Contribution Guidelines



Being an Open Source project, everyone can contribute, provided that it respect the following points: Before contributing any code, the author must make sure all the tests work (see below how to launch the tests). Developed code must adhere to the syntax guidelines enforced by the linters. Code must be developed following the branching model and changelog policies defined below. For any new feature added, unit tests must be provided, following the example of the ones already created.

In order to start contributing: 1. Fork this repository clicking on the "Fork" button on the upper-right area of the page. 2. Clone your just forked repository:

git clone
  1. Add the main iotagent-json repository as a remote to your forked repository (use any name for your remote repository, it does not have to be iotagent-json, although we will use it in the next steps):
git remote add iotagent-json

Before starting contributing, remember to synchronize the master branch in your forked repository with the master branch in the main iotagent-json repository, by following this steps

  1. Change to your local master branch (in case you are not in it already):
git checkout master
  1. Fetch the remote changes:
git fetch iotagent-json
  1. Merge them:
git rebase iotagent-json/master

Contributions following this guidelines will be added to the master branch, and released in the next version. The release process is explaind in the Releasing section below.

Branching model

There is one special branches in the repository:

  • master: contains the last stable development code. New features and bug fixes are always merged to master.

In order to start developing a new feature or refactoring, a new branch should be created with name task/<taskName>. This branch must be created from the current version of the master branch. Once the new functionality has been completed, a Pull Request will be created from the feature branch to master. Remember to check both the linters and the tests before creating the Pull Request.

Bug fixes work the same way as other tasks, with the exception of the branch name, that should be called bug/<bugName>.

In order to contribute to the repository, these same scheme should be replicated in the forked repositories, so the new features or fixes should all come from the current version of master and end up in master again.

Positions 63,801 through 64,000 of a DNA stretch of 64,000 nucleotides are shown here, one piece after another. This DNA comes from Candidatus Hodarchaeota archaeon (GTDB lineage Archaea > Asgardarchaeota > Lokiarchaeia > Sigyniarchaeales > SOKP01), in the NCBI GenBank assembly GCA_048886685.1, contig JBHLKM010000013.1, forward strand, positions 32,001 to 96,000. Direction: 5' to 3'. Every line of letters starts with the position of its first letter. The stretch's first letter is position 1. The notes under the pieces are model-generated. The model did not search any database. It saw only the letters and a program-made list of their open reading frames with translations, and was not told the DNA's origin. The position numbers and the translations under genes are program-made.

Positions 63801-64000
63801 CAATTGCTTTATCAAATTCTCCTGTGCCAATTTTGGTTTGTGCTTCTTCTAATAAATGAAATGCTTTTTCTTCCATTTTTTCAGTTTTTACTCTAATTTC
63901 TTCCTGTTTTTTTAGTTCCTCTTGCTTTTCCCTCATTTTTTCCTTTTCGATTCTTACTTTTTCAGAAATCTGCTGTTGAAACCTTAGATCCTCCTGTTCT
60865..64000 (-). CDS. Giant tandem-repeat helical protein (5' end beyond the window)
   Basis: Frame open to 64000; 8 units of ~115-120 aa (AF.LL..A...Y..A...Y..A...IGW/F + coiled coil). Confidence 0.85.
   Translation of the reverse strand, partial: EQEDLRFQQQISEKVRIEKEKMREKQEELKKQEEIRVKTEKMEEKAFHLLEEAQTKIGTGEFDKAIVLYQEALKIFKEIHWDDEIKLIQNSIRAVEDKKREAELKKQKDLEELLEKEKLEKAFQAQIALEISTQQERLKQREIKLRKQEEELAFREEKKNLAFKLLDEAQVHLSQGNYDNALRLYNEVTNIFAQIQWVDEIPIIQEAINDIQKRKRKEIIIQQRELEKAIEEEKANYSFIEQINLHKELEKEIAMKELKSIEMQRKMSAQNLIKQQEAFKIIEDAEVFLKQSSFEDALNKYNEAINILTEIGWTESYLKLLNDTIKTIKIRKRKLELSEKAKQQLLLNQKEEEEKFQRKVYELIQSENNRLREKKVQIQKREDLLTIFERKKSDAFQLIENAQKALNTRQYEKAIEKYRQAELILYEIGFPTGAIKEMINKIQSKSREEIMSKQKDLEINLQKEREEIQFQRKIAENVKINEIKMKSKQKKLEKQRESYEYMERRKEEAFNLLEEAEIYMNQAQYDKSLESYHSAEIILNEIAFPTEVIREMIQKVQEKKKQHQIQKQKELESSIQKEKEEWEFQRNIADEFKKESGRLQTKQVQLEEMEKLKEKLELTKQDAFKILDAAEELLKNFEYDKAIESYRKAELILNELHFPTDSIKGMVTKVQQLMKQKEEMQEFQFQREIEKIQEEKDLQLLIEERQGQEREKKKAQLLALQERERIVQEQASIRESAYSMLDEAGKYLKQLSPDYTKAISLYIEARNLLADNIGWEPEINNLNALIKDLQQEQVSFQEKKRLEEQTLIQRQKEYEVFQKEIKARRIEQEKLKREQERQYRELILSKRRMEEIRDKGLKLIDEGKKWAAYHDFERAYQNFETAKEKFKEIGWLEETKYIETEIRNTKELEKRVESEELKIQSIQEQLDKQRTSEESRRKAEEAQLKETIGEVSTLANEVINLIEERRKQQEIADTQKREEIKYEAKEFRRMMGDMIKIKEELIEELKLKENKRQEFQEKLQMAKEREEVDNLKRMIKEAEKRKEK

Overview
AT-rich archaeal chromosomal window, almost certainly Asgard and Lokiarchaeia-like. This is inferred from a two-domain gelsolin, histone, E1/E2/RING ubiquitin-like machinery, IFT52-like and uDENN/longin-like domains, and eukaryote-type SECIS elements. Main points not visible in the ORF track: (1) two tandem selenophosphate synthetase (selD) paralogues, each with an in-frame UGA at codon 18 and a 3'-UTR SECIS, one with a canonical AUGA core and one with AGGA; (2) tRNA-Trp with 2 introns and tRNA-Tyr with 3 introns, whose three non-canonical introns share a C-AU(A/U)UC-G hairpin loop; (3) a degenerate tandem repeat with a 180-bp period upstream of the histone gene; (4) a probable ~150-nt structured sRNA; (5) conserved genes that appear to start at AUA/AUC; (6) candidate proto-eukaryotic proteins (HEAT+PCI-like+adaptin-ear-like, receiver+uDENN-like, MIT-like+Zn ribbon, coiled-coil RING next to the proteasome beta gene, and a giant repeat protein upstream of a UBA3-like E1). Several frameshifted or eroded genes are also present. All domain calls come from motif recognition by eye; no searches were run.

All the task/* and bug/* branches are temporary, and should be removed once they have been merged.

There is another set of branches called release/<versionNumber>, one for each version of the product. This branches point to each of the released versions of the project, they are permanent and they are created with each release.


The project contains a version changelog, called CHANGES_NEXT_RELEASE, that can be found in the root of the project. Whenever a new feature or bug fix is going to be merged with develop, a new entry should be added to this changelog. The new entry should contain the reference number of the issue it is solving (if any).

When a new version is released, the changelog is cleared, and remains fixed in the last commit of that version. The content of the changelog is also moved to the release description in the Github release.


The process of making a release consists of the following steps: 1. Create and PR into master a new task branch with the following changes: * Change the development version number in the package.json (with a sufix -next), to the new target version (without any sufix) * Make sure all the dependencies have fixed versions (usually the IoTAgent library will be on master). 2. Create a tag from the last version of master named with the version number and push it to the repository. 3. Create the release in Github, from the created tag. In the description, add the contents of the Changelog. 4. Create a release branch from the last version of master named with the version number. 5. Create a new task for preparing the next release, adding the sufix -next to the current version number (to signal this as the development version).